We cannot underestimate the power and political push of this nationwide campaign. I am not a politician but the atmosphere, the sheer determination and passion of those of us involved in raising awareness of lower limb and foot conditions would give Boris a run for his money!
On Tuesday, 23rd July 2019, I was honoured to receive a personal invitation to attend the parliamentary debate on “Lower Limb Wound Care” brought forward by Rt Hon Ann Clwyd, MP for the Welsh constituency of Cynon Valley. Ann, as she insists to be informally referred as, has brought to the House and to a greater political audience her own personal experience of living with a leg ulcer, echoing the silent voice of the common people suffering with a chronic wound.
Describing it as “the most painful thing I have ever come across,” the Rt Hon Ann Clwyd MP arrived at Parliament straight from her hospital bed to speak on the subject of lower limb wound care.
“…wound care is a massive challenge to the NHS, but it currently lacks priority, investment and direction. I want to push the Government, if they need pushing, on the need for urgent action and the development of a strategy across care providers to improve the standard of wound care”.
Ann demanded for the Government to ensure the opportunity for all patients to have access to high-quality lower limb wound care by supporting the work of the national wound care strategy programme for England on improving the quality of wound care in the country.
The parliamentary debate went on to raise awareness on a topic I am particularly passionate about: lower limb and foot conditions in the homeless populations. It is a massively under resourced and hidden part of wound care and one where patients often sit on the margins of society, making them hard to reach and treat.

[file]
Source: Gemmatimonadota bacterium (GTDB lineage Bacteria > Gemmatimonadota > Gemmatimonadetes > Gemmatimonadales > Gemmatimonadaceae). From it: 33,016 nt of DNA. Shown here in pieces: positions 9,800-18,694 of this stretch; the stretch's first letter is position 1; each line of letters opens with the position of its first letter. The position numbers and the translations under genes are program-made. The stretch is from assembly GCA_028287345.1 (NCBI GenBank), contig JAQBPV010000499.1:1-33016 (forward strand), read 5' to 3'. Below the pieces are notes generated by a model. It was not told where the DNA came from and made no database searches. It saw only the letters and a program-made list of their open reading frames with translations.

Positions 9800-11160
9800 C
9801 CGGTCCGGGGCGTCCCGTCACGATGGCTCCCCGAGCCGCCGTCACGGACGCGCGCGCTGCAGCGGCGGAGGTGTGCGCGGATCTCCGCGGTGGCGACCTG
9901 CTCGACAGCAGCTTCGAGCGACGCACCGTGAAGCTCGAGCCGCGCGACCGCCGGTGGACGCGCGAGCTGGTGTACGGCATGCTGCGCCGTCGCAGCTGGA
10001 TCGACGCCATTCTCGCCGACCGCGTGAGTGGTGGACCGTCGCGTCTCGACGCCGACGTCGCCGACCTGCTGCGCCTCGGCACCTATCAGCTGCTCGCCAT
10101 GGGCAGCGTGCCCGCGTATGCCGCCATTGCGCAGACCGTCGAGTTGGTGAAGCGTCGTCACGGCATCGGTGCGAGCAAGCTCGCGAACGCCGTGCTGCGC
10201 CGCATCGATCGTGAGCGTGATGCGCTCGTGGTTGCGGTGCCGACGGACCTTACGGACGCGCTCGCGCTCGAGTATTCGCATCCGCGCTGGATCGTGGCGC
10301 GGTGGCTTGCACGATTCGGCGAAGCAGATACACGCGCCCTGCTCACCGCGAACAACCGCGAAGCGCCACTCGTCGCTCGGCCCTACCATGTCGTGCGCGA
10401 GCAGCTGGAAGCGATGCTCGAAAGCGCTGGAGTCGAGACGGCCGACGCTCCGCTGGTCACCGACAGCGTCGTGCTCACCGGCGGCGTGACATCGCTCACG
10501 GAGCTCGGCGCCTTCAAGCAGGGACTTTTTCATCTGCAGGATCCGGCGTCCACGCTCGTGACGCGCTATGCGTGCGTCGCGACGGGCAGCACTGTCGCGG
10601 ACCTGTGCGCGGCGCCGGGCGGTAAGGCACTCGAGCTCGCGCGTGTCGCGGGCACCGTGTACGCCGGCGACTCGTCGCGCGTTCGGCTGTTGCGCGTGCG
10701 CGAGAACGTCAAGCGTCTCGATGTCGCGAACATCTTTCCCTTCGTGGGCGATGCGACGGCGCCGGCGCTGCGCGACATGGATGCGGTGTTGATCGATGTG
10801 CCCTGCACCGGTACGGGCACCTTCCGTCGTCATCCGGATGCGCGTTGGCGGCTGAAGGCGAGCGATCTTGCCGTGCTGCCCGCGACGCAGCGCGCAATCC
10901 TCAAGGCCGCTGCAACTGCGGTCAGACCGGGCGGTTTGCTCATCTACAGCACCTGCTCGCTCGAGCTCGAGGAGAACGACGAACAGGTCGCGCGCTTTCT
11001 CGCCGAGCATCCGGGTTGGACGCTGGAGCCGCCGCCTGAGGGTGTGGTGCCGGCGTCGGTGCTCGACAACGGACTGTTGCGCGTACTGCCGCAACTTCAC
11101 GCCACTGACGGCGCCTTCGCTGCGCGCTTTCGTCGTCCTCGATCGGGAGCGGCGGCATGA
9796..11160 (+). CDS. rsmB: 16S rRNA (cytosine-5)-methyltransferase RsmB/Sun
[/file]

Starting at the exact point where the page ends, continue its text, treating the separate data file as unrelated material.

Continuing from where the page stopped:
A big part of this work is “prevention” of venous ulcers for people with a history of injecting in the lower limbs. I have the privilege to run a new wound care clinic for the homeless that is underway just off Warren Street in central London. An exciting nurse-led initiative to review in a timely manner all patients who are rough sleeping, in hostels, squatting or sofa surfing or of no fixed abode.
The Rt Hon Ann Clwyd MP described the homeless wound project as “an excellent development called the Camden Health Improvement Practice pilot wound clinic. I think everybody would applaud this as a very necessary and useful thing to do, and we look forward to hearing more about it….I hope the Minister will respond on this issue, because when I think of the pain inflicted on people—luckily, my pain is managed, but the pain of the homeless, for example, who are sleeping rough on the streets, is not generally being managed—it is clear that this Camden project is a very welcome development”
This is only the beginning please continue to keep up to date with all the latest news, there is lots more to come in 2020! If you have any feedback or ideas we welcome all comments through our website or email firstname.lastname@example.org.
Dr Jemell Geraghty, Nurse Consultant Tissue Viability, Turning Point